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Author Topic: Help !! Where can I put my Kiln???  (Read 2826 times)
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Bluebell
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« on: August 25, 2015, 06:15:59 AM »

Hello Folks,

I really need your help and ideas please. 
I have had to recently move house and leave my studio (converted garage).  I have moved to another house with no outbuildings but I have a spare bedroom. 

I have a Skutt Hotstart kiln and generally use it once or twice a week.  I do have a few square metres of land next to the house, but it would need an awful lot of work to dig out the old tree stumps, bushes etc and level it off, put slabs down etc.  I thought about doing all of this and getting a metal shed (6ft x 4ft) to put the kiln only in and run a cable to the house, but then I was thinking that perhaps I could just use the kiln in the house?Huh

Lots of questions come to mind i.e. is it safe?....could I operate it from the house if I did modifications?....should I be wary of fumes?....would it get too hot?....and I really need to act on this quickly as my glass fusing is my income!

I'd really appreciate any ideas, your knowledge, advice ad anything at all I should be aware of.

Many thanks guys!!! x
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Pat from Canvey
Only a little bit odd
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« Reply #1 on: August 25, 2015, 07:13:52 AM »

If the kiln uses an ordinary 13 amp plug, I can see no reason why you can't operate it in the bedroom.I used my SC2 in my dining room for many years with no problems. As a plus, some ambient heat might be very useful in the winter. The only time I get fumes when fusing in my larger kiln in the garage is when I've used kiln paper and an open window in the spare bedroom should take care of that if you have the door closed. As you've used your kiln previously in a garage, any fumes would be exactly the same in the spare bedroom. There should be do difference having the kiln on than if you run any other electrical appliance that is working properly.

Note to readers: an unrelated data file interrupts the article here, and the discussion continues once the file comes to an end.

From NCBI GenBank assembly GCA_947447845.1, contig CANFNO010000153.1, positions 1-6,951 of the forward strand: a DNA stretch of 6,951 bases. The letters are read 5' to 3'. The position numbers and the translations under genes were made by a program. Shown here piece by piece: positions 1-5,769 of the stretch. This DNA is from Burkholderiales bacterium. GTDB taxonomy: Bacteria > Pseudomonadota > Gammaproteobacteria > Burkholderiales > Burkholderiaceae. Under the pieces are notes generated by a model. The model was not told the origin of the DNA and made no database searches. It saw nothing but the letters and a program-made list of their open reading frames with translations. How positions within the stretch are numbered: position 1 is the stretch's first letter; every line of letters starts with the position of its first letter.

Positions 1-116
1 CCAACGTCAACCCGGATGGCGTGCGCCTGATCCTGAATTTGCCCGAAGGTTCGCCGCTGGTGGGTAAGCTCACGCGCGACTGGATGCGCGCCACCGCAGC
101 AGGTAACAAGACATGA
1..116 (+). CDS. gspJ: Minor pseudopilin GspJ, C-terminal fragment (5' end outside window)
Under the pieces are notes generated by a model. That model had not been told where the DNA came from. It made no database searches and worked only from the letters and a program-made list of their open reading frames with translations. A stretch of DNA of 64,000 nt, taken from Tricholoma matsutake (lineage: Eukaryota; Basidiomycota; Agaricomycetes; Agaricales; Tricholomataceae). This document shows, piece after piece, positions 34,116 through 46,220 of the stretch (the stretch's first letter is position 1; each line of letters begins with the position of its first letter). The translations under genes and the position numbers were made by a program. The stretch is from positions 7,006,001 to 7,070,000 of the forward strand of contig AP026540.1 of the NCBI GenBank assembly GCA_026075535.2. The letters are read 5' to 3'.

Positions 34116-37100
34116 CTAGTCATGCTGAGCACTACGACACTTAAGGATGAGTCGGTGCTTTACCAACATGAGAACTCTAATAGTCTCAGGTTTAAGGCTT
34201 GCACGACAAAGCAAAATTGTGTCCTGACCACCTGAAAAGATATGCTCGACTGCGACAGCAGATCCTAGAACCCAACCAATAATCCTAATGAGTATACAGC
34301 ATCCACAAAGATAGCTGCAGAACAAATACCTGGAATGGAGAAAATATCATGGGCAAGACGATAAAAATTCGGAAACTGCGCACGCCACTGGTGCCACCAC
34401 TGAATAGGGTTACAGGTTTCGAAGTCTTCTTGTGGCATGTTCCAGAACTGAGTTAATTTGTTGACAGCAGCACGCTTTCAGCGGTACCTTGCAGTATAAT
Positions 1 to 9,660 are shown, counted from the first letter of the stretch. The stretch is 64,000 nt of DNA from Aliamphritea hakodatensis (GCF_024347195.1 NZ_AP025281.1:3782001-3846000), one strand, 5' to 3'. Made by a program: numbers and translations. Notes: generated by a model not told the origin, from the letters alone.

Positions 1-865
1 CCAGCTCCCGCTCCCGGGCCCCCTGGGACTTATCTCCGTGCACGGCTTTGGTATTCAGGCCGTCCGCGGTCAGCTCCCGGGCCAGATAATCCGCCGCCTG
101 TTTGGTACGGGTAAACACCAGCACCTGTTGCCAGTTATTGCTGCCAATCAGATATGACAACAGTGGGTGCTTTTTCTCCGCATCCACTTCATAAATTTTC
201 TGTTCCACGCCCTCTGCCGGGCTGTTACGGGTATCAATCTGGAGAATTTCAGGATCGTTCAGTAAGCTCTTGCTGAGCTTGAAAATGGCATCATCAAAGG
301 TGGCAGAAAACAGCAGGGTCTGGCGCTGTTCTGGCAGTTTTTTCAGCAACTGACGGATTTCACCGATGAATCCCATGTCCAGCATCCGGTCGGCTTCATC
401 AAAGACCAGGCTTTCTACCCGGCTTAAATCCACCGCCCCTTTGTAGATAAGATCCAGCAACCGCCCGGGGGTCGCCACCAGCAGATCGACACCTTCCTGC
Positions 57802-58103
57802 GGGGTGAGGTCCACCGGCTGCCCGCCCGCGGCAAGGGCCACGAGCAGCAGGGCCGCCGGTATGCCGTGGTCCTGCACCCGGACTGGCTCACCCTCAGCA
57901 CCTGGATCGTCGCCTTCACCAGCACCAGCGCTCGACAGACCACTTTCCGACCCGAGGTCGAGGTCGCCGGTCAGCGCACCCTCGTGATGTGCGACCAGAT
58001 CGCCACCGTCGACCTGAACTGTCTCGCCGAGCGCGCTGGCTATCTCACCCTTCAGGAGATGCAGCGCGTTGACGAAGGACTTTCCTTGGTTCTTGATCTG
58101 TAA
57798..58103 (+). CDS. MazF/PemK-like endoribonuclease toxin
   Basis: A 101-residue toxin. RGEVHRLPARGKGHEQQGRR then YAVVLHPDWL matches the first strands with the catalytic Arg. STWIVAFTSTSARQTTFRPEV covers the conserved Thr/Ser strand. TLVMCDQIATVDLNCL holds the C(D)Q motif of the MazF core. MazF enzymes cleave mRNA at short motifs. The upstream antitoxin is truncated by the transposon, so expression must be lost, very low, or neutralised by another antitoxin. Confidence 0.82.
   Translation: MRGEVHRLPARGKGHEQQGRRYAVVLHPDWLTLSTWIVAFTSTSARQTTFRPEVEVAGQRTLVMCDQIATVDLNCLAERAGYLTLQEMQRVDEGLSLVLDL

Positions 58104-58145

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Bluebell
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« Reply #2 on: August 25, 2015, 07:20:09 AM »

Thanks Pat.  I do use kiln fire paper every time I fuse and I suppose this is what I smell when the kiln is on. 
Not sure how toxic the fumes are from this, but yes, I would keep a window open and much as possible whilst firing.

Thanks again!
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Fluffstar
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« Reply #3 on: August 25, 2015, 09:11:36 AM »

Hi Bluebell,

I've got a hotstart too.  I have it indoors, on a mdf laminate floor about 20cm from a wall on two sides and a cupboard on the other, never had any problems and the wall isn't hot to the touch when the kiln is on. I've always had my kiln in the house and never had a problem with fumes, but I notice a temporary mild whiff when I've used thinfire (I don't bother with it anymore though, just spray the shelf with MR-97 every now and again which gives a much nicer finish and a clean release even with opals).  Nothing to really worry about though, but probably keeping a window open is sensible, although if I'm honest I don't bother.

As I mentioned in another thread, my fat cat sits underneath the kiln (beneath the base) when it's on... her belly is about 3inches from the base of the kiln and she seems fine, so it can't be that hot!  I know when she's been under there as she comes out with kiln brick dust all over her back and her smug warm cat face on.

   

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Kathy
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« Reply #4 on: August 25, 2015, 09:12:46 AM »

Hi Bluebell